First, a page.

The Culture of What do you have for me (us) – Ukpai Iro Ukpai PhD

Certain everyday behaviours by Nigerians – educated, uneducated, rich, poor, adult, young, and what have you – have defined us as a people, as ‘Nigerians’.

On arrival at our international airports, Immigration and Customs officers holding your passport aloft, after their normal checks, look at you, Nigerian citizen or foreigner, and ask: What do you have for us? You leave their desks and try using the toilets at our airports (especially local wings): Holding toilet rolls, cleaners are asking you to ‘bless’ them.

Try visiting our malls/supermarkets/banks: Security-men (Civilians mostly) holding the doors look into your eyes as you make your way signaling to you to ‘bless’ them.

I have traveled to countries in Europe, Middle East, North America, and even West Africa, no where did I find this scourge of a culture than in Nigeria. May be it is practiced elsewhere, but that’s not my worry here.

These behaviours tellingly reveal their impacts through the transactional attitude amongst our people in even more serious national issues.
Take our electorates for example. Electorates are known to be asking politicians aspiring to govern them: What do you have for me (us)? They go on to receive N500, tomatoes, indomie, cups of rice, and other materials in exchange for their consciences and votes.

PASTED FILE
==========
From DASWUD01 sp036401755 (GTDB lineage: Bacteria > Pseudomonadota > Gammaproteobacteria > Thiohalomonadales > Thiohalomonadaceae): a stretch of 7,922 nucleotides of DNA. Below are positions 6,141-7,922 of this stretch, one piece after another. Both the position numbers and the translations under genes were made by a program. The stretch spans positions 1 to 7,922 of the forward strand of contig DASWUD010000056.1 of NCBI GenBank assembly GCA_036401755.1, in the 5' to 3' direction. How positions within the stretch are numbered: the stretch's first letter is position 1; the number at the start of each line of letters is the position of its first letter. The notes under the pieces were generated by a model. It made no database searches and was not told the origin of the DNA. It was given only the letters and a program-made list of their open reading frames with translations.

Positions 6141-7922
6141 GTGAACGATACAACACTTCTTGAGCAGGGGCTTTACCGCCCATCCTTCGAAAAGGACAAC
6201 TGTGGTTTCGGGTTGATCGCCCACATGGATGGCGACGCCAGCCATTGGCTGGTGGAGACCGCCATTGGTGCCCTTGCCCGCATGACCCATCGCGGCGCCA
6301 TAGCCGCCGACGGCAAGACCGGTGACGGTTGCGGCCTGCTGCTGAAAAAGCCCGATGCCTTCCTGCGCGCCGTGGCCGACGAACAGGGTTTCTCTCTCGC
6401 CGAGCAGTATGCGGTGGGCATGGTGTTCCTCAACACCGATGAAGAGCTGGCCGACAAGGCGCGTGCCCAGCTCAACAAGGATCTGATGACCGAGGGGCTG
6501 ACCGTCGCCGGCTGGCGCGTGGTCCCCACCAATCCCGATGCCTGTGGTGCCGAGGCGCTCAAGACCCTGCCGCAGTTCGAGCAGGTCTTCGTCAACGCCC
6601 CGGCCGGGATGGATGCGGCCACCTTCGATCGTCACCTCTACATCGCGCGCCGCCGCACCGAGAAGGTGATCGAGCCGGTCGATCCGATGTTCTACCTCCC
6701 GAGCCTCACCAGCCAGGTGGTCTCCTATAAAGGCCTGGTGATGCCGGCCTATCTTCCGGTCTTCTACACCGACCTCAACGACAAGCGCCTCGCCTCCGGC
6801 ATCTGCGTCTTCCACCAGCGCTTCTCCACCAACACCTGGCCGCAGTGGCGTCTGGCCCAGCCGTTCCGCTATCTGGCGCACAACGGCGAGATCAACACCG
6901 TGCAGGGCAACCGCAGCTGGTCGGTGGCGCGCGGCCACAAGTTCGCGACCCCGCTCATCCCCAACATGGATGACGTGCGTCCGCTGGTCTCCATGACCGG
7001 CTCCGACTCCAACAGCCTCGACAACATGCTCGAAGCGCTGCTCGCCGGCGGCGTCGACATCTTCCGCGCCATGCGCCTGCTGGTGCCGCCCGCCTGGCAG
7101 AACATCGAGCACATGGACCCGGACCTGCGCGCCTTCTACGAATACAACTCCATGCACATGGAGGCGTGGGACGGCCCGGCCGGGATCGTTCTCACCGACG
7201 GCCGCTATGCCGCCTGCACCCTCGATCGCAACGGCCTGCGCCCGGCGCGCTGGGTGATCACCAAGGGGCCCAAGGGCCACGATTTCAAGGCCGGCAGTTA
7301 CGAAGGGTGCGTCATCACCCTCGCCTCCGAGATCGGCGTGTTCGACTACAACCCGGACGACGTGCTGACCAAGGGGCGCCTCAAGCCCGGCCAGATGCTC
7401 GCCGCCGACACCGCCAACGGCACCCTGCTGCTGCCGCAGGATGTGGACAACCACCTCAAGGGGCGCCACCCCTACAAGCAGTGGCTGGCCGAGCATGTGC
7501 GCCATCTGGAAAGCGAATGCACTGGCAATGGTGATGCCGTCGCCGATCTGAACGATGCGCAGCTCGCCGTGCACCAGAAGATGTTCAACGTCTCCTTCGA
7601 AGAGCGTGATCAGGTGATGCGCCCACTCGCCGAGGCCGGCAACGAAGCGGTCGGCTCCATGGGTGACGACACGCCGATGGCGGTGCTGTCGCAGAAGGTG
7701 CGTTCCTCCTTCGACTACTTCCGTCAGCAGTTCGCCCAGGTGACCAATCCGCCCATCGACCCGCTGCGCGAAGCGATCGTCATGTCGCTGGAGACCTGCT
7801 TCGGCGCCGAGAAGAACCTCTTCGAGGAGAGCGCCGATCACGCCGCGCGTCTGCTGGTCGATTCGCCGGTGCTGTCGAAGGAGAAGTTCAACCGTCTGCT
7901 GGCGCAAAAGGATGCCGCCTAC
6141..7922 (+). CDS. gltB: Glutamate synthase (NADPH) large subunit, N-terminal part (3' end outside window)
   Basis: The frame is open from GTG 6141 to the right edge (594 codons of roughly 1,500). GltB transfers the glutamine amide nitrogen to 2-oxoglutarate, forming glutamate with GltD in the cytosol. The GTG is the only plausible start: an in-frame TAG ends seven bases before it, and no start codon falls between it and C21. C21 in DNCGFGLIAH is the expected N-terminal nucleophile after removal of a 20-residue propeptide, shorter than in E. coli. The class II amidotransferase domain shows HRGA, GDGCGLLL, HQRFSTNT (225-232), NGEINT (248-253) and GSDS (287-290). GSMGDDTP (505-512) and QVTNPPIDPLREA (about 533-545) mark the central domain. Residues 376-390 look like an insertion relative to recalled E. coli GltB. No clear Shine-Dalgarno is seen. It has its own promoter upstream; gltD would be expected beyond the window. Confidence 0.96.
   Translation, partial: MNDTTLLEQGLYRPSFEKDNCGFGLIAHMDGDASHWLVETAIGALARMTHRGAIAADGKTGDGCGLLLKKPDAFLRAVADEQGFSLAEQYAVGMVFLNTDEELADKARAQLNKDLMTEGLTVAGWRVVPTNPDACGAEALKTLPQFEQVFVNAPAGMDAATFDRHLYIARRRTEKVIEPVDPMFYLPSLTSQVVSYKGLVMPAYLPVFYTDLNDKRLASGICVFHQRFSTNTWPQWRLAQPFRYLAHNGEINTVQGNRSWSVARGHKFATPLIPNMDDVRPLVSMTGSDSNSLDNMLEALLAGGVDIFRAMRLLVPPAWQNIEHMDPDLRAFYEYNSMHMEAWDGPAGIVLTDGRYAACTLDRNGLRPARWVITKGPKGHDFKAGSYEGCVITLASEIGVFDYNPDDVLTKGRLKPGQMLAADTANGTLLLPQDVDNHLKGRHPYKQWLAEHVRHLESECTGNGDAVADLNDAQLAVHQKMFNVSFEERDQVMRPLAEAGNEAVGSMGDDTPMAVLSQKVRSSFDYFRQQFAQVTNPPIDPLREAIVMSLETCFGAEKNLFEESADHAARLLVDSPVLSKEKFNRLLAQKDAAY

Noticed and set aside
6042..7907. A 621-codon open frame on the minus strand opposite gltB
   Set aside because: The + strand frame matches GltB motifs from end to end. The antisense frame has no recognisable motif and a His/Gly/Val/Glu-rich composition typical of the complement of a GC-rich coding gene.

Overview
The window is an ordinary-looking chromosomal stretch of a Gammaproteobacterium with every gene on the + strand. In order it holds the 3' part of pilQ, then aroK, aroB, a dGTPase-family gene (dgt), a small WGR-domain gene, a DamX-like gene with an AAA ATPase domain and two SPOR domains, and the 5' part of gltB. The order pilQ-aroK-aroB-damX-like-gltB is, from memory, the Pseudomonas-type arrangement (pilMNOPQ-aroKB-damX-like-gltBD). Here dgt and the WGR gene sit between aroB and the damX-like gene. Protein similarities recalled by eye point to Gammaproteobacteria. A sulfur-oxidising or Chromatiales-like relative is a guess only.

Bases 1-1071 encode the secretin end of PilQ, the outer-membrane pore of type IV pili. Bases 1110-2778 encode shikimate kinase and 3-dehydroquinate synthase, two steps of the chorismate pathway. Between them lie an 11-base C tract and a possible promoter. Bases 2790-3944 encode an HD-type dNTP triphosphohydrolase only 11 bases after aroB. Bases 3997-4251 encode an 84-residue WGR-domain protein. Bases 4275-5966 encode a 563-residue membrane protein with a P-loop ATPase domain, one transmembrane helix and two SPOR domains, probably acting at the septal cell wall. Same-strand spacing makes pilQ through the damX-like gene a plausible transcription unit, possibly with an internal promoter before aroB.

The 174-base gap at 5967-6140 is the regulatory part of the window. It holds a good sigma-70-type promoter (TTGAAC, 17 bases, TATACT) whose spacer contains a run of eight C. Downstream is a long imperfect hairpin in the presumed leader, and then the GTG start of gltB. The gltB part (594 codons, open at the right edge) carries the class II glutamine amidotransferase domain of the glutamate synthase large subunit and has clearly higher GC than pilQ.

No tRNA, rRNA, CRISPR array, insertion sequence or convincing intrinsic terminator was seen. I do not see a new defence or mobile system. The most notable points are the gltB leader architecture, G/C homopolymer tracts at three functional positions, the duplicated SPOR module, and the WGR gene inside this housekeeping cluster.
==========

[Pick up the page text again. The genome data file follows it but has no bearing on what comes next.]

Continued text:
Politicians in political parties trade good, God fearing aspirants / candidates, people with governing capacity for small ‘pots of porridge’. They ask aspiring politicians: What do you have for me (us), thereby surrendering the party structure to ‘money- bags’ and people who have no business governing (leading) them.

Dear Nigerian electorate and politician: If the politician vying for elective office gives you what he has for you now, then you have no say when he or she gets to power. He has nothing more to give to you. You collected it all when he or she was consulting you. You made him or her buy his way through. You have taken it (power) out of your hands. But that should not be the case. You are the people to whom power belongs.

This evolving culture here described is how bad governance got rooted in Nigeria. We must deal with this culture starting from here and now with our collective and individual resolve.
Yes we must !

Ukpai Iro Ukpai PhD is Abia State Governorship aspirant 2023

Article Sponsored by
League for Good Governance
Ebube Abia
Bringing back the glory to Abia State

By admin

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